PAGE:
THE Government has told a cross-party delegation of Southampton politicians there is no money to rebuild the city’s schools.
The blow comes just a day after it was revealed Southampton had slipped down the national GCSE league tables and has the worst-performing school in the country based on progress made by pupils.
The city has dropped four places nationally to 139th out of 151, according to the proportion of pupils leaving school with five or more A* to C grades, including maths and English.
Oasis Academy Mayfield had the lowest contextual value added score, which measures development between the ages of 11 and 16, of any school in England.
Labour MP John Denham and Tory education boss Cllr Paul Holmes travelled to Westminster with council children’s services director Clive Webster for a top level meeting with the Schools Minister to plead for extra cash for much-needed building projects in the city.
Southampton is facing a massive shortfall after the coalition government axed the Building Schools for the Future (BSF) scheme last year.
The city had been promised £200m, with £110m in the first wave to completely rebuild five secondary schools and provide new IT facilities at three more.
Council bosses are also facing a massive shortfall as they try to create nearly 3,000 new places at primary schools to cope with a crisis caused in part by rising birth rates.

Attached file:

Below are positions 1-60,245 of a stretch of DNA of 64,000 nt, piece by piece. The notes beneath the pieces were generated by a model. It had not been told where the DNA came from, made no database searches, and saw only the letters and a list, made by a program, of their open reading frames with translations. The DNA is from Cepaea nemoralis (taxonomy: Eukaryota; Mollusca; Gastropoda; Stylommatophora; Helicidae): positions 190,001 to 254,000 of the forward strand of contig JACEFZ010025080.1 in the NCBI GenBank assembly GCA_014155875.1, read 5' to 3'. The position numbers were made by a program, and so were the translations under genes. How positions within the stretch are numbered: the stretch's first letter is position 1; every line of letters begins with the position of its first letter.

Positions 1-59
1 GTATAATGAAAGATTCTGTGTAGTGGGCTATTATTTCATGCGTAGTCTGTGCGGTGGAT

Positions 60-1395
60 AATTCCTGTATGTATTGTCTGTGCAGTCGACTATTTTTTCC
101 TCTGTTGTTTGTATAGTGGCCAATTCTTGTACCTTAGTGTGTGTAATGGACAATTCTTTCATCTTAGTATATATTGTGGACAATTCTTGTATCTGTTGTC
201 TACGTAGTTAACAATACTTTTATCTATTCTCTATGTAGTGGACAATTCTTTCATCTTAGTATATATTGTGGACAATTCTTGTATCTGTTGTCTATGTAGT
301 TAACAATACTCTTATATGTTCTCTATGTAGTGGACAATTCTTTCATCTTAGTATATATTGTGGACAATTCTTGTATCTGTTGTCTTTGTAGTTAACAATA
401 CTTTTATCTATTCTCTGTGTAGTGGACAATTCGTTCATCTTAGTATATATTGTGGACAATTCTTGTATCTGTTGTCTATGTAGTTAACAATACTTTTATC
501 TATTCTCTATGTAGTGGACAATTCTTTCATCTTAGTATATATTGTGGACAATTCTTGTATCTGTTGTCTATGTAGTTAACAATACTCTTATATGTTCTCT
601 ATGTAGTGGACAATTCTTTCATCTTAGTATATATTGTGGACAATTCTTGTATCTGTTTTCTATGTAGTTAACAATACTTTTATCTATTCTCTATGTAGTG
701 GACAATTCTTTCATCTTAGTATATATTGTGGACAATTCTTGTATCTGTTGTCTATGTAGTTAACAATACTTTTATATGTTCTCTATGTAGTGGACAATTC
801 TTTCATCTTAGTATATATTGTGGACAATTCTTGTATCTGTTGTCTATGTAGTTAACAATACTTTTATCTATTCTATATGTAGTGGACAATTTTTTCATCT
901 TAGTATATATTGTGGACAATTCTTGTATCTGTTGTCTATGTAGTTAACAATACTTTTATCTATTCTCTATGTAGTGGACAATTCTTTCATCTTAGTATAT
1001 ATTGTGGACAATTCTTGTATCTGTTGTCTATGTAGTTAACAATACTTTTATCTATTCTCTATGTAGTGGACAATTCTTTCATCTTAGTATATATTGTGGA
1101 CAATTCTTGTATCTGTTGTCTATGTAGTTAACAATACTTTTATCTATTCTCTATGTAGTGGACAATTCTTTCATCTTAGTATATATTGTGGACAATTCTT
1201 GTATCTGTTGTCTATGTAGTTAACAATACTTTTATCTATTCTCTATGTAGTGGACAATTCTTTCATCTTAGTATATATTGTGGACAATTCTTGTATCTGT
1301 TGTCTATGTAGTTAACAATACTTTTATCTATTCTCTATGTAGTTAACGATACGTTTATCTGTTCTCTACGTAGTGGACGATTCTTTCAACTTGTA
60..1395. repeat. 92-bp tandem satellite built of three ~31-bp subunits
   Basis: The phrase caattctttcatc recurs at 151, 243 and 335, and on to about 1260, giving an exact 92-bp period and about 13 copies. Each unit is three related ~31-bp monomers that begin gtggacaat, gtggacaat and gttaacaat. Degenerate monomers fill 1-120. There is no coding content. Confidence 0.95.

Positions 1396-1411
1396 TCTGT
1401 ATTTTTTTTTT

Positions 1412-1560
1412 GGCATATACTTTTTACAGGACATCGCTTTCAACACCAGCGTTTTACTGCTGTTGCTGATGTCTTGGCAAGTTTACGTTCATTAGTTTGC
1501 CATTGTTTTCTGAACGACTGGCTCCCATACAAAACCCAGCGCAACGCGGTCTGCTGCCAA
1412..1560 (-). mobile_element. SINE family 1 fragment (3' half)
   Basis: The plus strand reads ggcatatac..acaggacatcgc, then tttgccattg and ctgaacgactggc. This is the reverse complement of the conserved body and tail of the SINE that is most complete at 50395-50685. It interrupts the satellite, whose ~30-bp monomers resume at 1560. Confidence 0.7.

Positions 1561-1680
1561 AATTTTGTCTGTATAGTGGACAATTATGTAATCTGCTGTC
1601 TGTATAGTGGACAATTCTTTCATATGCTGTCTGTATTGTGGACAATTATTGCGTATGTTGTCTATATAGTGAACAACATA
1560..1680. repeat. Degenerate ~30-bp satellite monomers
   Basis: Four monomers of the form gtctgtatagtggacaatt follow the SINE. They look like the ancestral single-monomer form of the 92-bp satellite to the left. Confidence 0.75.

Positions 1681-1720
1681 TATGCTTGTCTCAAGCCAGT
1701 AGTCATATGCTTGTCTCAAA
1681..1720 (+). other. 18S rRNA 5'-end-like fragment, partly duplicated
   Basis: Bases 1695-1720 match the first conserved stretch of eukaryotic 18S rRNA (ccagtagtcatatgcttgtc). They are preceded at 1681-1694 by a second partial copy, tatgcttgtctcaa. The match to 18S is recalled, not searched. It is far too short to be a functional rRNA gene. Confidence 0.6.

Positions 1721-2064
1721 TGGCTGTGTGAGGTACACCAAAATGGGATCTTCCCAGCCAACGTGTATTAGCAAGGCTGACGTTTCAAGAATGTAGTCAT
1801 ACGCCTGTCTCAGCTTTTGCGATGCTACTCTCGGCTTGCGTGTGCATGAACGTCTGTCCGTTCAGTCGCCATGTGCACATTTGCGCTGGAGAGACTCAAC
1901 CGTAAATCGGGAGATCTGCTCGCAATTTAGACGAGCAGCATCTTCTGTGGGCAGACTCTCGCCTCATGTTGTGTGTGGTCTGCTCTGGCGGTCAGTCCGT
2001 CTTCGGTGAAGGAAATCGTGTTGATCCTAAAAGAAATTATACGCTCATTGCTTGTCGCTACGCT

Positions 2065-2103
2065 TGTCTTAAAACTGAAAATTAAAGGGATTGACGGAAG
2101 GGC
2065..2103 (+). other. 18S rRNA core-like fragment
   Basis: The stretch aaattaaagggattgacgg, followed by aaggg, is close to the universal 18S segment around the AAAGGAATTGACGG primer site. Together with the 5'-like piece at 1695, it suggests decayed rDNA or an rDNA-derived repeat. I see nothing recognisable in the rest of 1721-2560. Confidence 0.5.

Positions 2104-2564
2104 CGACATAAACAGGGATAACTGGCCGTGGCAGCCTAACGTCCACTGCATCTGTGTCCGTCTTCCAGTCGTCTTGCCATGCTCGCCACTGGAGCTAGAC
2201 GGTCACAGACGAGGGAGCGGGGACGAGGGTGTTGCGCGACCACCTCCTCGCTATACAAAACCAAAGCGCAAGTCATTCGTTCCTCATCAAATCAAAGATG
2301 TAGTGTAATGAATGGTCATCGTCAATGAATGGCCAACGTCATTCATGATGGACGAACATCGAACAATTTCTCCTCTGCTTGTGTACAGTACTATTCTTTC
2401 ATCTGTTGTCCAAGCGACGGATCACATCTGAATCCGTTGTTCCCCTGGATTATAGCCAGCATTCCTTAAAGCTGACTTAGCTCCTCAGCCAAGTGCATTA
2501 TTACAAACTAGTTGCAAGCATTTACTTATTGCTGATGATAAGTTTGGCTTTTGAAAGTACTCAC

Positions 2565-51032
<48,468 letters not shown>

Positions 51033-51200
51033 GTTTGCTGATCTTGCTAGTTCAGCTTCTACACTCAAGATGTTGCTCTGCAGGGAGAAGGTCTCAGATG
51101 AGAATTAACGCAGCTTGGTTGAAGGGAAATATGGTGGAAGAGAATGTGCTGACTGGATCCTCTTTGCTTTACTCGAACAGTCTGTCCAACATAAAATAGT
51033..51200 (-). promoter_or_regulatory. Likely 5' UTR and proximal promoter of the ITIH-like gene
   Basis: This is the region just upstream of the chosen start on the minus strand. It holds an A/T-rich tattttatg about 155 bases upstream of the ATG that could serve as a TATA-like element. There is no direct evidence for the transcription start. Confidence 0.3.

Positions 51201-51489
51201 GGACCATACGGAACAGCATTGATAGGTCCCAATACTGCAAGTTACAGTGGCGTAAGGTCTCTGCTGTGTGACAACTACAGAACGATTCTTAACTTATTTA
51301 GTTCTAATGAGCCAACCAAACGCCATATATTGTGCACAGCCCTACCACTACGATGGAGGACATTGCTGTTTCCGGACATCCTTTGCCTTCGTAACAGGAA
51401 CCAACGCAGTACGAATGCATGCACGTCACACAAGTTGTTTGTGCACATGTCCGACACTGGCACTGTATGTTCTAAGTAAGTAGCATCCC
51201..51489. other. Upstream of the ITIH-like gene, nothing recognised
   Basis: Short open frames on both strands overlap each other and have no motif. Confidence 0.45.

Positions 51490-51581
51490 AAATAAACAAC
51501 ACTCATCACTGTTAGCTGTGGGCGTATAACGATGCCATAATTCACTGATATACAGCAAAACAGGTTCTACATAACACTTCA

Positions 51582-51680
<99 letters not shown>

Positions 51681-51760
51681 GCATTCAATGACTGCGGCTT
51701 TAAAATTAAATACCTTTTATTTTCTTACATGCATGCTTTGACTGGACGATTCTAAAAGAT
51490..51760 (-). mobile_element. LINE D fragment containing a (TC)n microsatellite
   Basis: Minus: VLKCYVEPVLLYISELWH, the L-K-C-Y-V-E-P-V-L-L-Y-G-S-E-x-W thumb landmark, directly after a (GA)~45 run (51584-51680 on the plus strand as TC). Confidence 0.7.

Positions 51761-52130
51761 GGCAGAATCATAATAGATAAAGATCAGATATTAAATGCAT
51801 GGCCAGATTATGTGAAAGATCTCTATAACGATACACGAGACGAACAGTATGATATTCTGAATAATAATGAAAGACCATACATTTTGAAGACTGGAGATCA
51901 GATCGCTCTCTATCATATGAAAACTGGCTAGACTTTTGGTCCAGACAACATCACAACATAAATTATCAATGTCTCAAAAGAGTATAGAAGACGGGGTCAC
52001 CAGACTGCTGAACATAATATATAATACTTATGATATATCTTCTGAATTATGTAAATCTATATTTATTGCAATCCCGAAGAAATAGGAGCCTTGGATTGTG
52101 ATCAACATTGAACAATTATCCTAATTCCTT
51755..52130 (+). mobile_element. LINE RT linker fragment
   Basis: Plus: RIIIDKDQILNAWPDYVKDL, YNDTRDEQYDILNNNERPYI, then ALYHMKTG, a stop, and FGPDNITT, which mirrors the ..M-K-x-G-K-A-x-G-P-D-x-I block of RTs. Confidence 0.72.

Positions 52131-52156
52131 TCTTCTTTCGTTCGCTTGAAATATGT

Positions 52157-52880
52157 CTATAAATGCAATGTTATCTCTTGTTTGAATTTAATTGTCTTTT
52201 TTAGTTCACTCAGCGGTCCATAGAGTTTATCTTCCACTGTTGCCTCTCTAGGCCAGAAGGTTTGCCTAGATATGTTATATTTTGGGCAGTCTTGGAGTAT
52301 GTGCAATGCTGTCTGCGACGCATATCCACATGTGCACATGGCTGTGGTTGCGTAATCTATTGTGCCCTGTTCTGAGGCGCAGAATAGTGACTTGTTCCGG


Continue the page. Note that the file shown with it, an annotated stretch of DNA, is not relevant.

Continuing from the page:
The authority has just £13m available for all school building projects, but expanding schools for under-11s alone could cost up to £38m.
The knock-on effect on secondaries is expected to cost another £15m within four years.
But Lord Hill told the trio Government coffers are empty, although he did pledge to order one of his senior officials to tour the city’s schools to see the problems first hand. The cross-party group hopes that will mean Southampton is given a better capital grant settlement next year.
Mr Denham said an assessment revealed tackling the “absolute minimum” level of repairs, including replacement windows, leaky roofs and asbestos-related issues, will cost £5m in the next financial year.
He said: “As well as that, a number of secondary schools went co-educational on the basis that the building programme was going ahead and they are now left with buildings that are unsuitable.
“The minister was very clear that there is no more money. What we did was put the case that when allocating money in future it was important that he understands Southampton’s needs.
“We were promised by David Cameron in the Daily Echo that the BSF programme would not be cut.
“It is frustrating we have lost the programme but we have to keep on at it now. I think we made a very strong case.”
Cllr Holmes said the meeting had been “successful”. He said: “It was a chance to put Southampton’s issues, challenges and successes to the minister, to raise its profile.
“He couldn’t give any guarantees or get his cheque book out, but officials will come and talk to us about any money that’s available in the future.”